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A letter from an alum about the architect Peter Eisenman

April 26, 2004

As a German, I found it compelling to read the Peter Eisenman interview where he reflected on his architectural achievements and specifically found his insights relating to the approach to the hotly disputed Holocaust Memorial in Berlin of particular interest. According to these, Eisenman believes that if it were possible to conduct a poll, which could access the German subconscious, the results would reveal that 90% of the German population is against his concept of a memorial.

I cannot but agree, however with one important difference: You need not delve into the German “subconscious.” Almost everyone that I know – Germans and foreigners, Jews and non-Jews, old and young – find Eisenman’s piece of architecture not only absurdly ugly, but also inadequate as a symbol that seeks to keep the memory of the Holocaust alive for present and future generations. Eisenman seems to enjoy this mass rejection. As he states, he wishes to provoke. But whom? The surviving Jews? Their children? The Germans in Berlin who have to pass by this monstrosity every day? Perhaps the Germans or foreigners that visit Berlin?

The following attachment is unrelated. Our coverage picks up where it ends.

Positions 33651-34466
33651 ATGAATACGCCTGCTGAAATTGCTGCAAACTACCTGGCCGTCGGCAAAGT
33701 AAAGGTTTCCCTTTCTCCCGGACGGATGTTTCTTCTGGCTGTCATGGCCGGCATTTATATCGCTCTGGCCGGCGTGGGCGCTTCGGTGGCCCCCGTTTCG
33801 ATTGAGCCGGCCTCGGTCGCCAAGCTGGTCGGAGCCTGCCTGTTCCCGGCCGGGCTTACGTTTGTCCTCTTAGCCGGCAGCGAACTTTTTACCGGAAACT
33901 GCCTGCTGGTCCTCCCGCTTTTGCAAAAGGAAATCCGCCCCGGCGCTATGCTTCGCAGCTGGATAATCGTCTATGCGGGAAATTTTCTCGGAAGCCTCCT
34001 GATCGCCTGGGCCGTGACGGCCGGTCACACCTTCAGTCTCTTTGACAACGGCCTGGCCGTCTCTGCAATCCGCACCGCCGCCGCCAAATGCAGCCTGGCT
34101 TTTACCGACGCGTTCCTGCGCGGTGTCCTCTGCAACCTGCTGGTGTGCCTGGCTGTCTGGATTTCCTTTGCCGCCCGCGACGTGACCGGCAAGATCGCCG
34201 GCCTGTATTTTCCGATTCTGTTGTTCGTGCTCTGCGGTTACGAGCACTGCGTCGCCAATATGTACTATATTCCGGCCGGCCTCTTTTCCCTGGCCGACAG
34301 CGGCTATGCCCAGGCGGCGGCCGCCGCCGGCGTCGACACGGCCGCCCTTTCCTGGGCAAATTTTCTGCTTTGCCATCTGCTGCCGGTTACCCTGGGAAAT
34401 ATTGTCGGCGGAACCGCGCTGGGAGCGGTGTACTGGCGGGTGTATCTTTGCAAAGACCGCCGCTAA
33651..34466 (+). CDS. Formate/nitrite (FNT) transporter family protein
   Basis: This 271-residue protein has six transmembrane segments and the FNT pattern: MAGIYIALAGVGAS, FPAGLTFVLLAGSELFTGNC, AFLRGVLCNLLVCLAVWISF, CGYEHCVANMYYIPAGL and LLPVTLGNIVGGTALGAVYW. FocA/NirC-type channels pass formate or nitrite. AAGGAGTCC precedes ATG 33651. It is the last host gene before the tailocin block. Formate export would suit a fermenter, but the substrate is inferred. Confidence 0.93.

Of course, de gustibus non est disputandum – but is the Holocaust really the context for artists to realize their pleasure for provocation? Does not, e.g., the Washington Holocaust Museum (which Eisenman dislikes, and which I found deeply impressive) provide a more sober and respectful example of how one should try to approach this subject?

Whatever the answer may be to these questions – the conclusion (was it Eisenman’s?) that the wide rejection of his project amongst the Germans indicates a “latent anti-Semitism” is absurd and, if I may say so, unmerited. The negative reaction to this work appears to be one that is primarily aesthetically driven and the notion that “you either like my architecture or you are an anti-Semite” — is not one that I can believe that Eisenman really had that in mind when talking to the Princeton Alumni Weekly.

Christoph von Rohr ‘61

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